Full of Uruguayan National Pride: The Chivito + Tannat #WorldWineTravel
This month the World Wine Travel writers are focusing on the wines of Uruguay. Wendy of A Day in the Life on the Farm is hosting this exploration. I haven't had a lot of wine from Uruguay, but those that I have poured have been delicious.
All of these posts will be live between Friday, March 24th and Saturday, March 25th. Here's what the group is offering...
Exploring the Wines of Uruguay by ENOFYLZ Wine Blog
Full of Uruguayan National Pride: The Chivito + Tannat by Culinary Cam (you're here)
Milanesa and a Pisano Tannat from Uruguay by A Day in the Life on the Farm
Unexpected Uruguay: 4 Wines To Find That Aren't Tannat with Bavatte Chimichurri by Wine Predator...Gwendolyn Alley
Tannat: Uruguay's National Grape
Though Tannat is often associated with the winemaking region of Madrian, in the foothills of the Pyrenees in southwestern France, many scholars believe Tannat originated in the Basque region. It is still grown in the Basque country, especially in the miniscule appellation of Iroulèguy, on the Spanish border. And it was the Basque settlers who introduced the variety to Uruguay in the 1800s. The vines adapted well to the soil and climate. In fact, more Tannat is grown in Uruguay than in France! Tannat is considered the national grape of Uruguay and accounts for thirty-three percent of all wine produced in the country.
I found a bottle of 2018 Pisano RPF (Reserva Personal de la Familia) Tannat from Progreso in the Canelones area of southern Uruguay. A single varietal - 100% Tannat - this is a big, bold red wine that pours a deep, alluring purple in color. On the nose there were vibrant, complex aromas of black fruit with a layer of spices and forest floor On the palate the wine had a robust mouthfeel with lots of jam flavors, but the generous tannins keep it from being too fruity.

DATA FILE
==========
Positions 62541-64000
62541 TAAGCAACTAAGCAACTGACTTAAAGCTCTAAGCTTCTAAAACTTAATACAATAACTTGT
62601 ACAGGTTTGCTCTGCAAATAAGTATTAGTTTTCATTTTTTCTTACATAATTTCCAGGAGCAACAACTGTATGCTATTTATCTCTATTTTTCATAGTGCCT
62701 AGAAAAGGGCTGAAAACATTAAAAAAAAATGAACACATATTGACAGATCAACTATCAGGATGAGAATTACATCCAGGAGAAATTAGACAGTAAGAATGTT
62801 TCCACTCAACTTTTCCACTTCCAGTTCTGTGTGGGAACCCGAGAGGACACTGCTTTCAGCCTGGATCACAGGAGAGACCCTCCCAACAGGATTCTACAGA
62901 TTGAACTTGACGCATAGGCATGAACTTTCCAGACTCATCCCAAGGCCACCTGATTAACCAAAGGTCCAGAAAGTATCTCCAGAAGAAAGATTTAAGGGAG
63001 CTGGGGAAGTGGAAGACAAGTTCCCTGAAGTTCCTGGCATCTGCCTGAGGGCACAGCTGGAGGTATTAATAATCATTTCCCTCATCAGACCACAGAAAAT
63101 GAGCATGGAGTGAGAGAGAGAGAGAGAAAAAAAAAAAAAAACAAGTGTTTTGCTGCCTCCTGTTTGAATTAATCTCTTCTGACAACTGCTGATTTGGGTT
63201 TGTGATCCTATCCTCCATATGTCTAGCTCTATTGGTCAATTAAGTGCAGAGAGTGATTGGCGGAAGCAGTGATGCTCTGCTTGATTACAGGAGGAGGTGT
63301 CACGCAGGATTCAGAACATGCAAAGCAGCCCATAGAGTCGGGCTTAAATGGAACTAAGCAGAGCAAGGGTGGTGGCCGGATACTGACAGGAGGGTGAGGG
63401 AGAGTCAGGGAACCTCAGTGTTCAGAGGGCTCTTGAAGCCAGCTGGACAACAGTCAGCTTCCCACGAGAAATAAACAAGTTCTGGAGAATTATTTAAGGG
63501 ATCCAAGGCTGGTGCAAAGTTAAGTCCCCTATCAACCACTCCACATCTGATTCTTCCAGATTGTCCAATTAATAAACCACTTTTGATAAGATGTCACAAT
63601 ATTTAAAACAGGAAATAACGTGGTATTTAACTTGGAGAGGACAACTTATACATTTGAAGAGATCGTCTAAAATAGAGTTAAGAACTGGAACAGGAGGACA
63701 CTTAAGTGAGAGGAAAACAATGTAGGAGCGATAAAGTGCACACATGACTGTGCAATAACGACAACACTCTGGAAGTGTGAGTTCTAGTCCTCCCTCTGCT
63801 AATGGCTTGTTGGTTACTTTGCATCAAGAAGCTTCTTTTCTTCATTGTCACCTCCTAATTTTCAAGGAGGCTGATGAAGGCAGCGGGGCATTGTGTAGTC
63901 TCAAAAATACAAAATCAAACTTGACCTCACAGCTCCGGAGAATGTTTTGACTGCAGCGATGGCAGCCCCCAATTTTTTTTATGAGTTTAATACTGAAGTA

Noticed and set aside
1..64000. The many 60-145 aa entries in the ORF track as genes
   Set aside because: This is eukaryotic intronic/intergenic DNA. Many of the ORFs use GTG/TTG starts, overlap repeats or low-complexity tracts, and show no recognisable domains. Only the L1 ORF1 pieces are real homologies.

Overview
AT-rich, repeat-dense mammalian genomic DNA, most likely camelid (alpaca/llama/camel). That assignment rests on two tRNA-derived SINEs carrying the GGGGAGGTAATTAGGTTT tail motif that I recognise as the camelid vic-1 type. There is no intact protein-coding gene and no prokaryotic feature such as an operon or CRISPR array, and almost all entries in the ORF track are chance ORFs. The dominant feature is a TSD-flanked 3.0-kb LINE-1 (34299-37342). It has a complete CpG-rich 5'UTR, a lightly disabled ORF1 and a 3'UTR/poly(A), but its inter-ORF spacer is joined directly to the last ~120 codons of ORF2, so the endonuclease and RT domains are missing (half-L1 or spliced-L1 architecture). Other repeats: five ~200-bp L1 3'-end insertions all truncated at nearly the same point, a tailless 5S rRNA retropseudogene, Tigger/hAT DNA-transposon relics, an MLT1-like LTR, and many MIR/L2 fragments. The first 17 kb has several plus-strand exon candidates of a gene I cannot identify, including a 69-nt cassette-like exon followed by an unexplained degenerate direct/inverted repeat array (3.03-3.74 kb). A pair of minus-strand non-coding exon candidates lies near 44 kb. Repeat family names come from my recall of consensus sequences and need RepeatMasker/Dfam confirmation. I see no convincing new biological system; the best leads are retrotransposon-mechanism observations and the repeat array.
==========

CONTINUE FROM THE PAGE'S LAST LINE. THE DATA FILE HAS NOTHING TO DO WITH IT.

Chivito: Uruguay's National Sandwich
Chivito is the national sandwich of Uruguay. The name, meaning 'goat' in Spanish, isn't actually reflective of the ingredients; there is no goat in the chivito. But my reading indicated that in the 1940s a chef was asked to prepare roasted goat. He didn't have any goat, so he cobbled together a delicious, meat-heavy sandwich that was so tasty that the person who ordered it wouldn't miss the goat!
Filled with tender grilled steak, ham, bacon, melted cheese, and a fried egg, this sandwich is not for the faint of heart. The buns are usually also quite large. I made my own Pan Blanco.
1 pound skirt steak
1/2 cup red wine
1/4 cup soy sauce
1/4 cup vinegar (I used an apple cider vinegar)
1 teaspoon sesame oil
1/2 teaspoon black pepper
3 to 4 cloves garlic, peeled and crushed
4 rolls (I used my Pan Blanco)
1/2 cup aioli (or mayonnaise with 2 cloves of minced garlic stirred into it)
8 slices cooked bacon (I roast mine in the oven)
4 slices ham
1 cup shredded cheese, divided
2 tablespoons olive oil
4 large eggs
Also needed: pickles and cabbage salad (I made a curtido, a Salvadoran cabbage slaw or relish made with finely shredded cabbage, red onion, carrot, oregano, and vinegar)
Place the steak in a lidded container and pour in the wine, vinegar, soy sauce, and sesame oil. Stir in the black pepper and garlic. Let marinate for at least 2 hours, but overnight is even better.
Once you are ready to serve split the rolls and slather aioli on both halves.
Heat a skillet over medium heat and add the ham slices. Cook until warm to the touch. Flip over and add shredded cheese. Heat until the cheese is melted and gooey.
Heat a griddle over medium-high heat. When the griddle is hot enough that a drop of water sizzles on the surface, add the steaks and cook, without moving, for 2 minutes. Turn and cook for another minute, or until done to taste. The meat will cook quickly and you do not want to overcook or they will get tough.
In another pan, heat the olive oil until it shimmers, then fry the eggs until the whites are cooked but the yolks are still runny.
To assemble, place a piece of steak on the bottom half of each of the rolls and top with roasted peppers, two bacon slices, ham, cheese, and a fried egg. Close the sandwiches. Dig in! Jake was a fan!
That is a wrap for my March #WorldWineTravel offering. We'll be back with organic Chilean wines for Earth Day. I am hosting the group. Stay tuned for more information.